Published in PC Hardware

Intel Broadwell Atom comes in Q1 2015

by on15 July 2014

14nm for new Pentiums and Celerons

Intel is currently selling its well known Bay Trail-M SoC under Pentium and Celeron brands and it is doing a great job. Consumers can hardly know if they are getting what we use to know as Atom or that this is a Core based architecture, and Intel sales are benefiting from that fact.

The fastest of them is the Pentium N3540. Launched in Q2 2014, this part has four cores and four treads and its clock speeds goes from 2.16GHz base to 2.66 GHz in burst mode. It comes with 2MB of cache and it supports 64-bit computing. This is a 22nm processor with a top TDP of 7.5W and Scenario Design Power (SDP) of 4.5W. This processor is going to sell in notebooks and detachable systems until the end of the year and in Q1 2015 it will be replaced by the 14nm Braswell architecture.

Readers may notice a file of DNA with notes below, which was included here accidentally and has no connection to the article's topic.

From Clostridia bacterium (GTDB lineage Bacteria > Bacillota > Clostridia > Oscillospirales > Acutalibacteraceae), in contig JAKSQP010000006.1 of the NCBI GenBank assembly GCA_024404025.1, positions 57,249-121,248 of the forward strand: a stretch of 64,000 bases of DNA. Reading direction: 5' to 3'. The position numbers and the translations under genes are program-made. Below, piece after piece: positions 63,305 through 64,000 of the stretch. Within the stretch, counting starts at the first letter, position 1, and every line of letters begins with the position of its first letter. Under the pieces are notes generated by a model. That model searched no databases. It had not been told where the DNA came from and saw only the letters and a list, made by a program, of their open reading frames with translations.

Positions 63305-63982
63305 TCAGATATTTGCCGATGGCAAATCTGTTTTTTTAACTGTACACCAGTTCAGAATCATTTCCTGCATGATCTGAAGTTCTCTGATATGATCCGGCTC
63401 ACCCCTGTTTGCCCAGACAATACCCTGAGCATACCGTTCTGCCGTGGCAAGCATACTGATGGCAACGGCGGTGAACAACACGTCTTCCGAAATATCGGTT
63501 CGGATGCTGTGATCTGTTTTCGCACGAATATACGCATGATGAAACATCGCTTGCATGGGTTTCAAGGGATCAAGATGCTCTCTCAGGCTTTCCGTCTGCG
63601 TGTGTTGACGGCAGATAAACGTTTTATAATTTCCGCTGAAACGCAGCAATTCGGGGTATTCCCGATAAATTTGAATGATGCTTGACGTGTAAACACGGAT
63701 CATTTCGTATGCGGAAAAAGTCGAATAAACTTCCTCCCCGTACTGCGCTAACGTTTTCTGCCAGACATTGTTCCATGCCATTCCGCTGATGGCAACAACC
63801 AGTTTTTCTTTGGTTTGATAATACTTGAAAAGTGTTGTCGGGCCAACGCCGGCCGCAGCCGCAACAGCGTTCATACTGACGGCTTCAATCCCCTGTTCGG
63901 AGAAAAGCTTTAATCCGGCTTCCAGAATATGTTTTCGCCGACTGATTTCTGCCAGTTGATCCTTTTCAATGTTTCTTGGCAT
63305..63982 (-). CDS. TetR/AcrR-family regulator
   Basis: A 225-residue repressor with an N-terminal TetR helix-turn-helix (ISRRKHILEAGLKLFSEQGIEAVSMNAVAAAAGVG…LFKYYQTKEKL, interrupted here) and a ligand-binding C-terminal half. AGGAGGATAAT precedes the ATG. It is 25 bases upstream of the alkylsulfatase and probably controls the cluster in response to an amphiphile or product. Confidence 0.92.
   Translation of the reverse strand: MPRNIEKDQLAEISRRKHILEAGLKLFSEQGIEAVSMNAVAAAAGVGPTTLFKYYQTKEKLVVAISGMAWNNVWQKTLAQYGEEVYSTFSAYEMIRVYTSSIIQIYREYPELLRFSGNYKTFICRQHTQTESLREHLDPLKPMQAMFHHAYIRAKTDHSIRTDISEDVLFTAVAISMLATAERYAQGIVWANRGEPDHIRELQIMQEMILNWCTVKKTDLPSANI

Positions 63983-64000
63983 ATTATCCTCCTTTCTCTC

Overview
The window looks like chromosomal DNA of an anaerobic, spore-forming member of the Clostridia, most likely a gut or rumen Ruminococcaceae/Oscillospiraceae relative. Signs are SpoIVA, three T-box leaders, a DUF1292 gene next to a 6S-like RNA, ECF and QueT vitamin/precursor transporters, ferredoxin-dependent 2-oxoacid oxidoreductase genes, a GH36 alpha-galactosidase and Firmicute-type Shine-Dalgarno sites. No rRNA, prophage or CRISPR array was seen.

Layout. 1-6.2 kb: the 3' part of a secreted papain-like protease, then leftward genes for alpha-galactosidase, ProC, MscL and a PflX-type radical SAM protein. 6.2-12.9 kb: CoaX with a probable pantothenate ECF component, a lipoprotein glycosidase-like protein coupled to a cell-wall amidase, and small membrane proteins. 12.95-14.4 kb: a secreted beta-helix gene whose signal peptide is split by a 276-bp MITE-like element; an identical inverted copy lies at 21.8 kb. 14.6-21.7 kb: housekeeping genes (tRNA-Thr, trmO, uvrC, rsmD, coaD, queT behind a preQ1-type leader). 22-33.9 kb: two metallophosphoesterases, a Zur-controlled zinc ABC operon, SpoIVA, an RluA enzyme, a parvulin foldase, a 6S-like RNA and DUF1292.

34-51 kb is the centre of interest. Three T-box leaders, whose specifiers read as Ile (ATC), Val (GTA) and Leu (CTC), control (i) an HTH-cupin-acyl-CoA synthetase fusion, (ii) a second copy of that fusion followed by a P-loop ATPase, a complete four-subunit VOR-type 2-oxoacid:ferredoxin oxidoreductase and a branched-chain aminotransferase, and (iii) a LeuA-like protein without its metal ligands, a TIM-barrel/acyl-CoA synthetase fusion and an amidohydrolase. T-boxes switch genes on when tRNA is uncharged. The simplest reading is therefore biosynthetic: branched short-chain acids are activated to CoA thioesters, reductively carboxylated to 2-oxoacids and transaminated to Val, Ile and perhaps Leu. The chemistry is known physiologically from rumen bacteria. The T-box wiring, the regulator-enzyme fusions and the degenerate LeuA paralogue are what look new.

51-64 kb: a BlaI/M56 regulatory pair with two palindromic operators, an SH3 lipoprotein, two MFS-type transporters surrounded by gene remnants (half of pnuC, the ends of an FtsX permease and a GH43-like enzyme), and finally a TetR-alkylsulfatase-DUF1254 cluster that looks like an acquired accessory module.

Braswell will also replace some Celerons, including the N2940 that works at 1.83GHz to 2.25GHz, has four cores and the same 7.5W TDP / 4.5W SDP. The 14nm Braswell can definitely get faster frequencies at the lower TDP, this is what you can expect from smaller transistors.

Intel has also promised a lower Bill of Materials (BOM) with 14nm Braswell devices, but we don’t have any concrete figures at the moment. We expect entry level Pentium and Celeron based notebooks and detachables to end up with a similar price as the Bay Trail-M 22nm platform.
This incarnation of Braswell is coming in Q1 2015, shortly after Broadwell Y, low power 5th generation Core processors start shipping. Braswell is definitely going to end up cheaper than Broadwell and it will support Windows 8.1, Android, Chrome OS and Linux.

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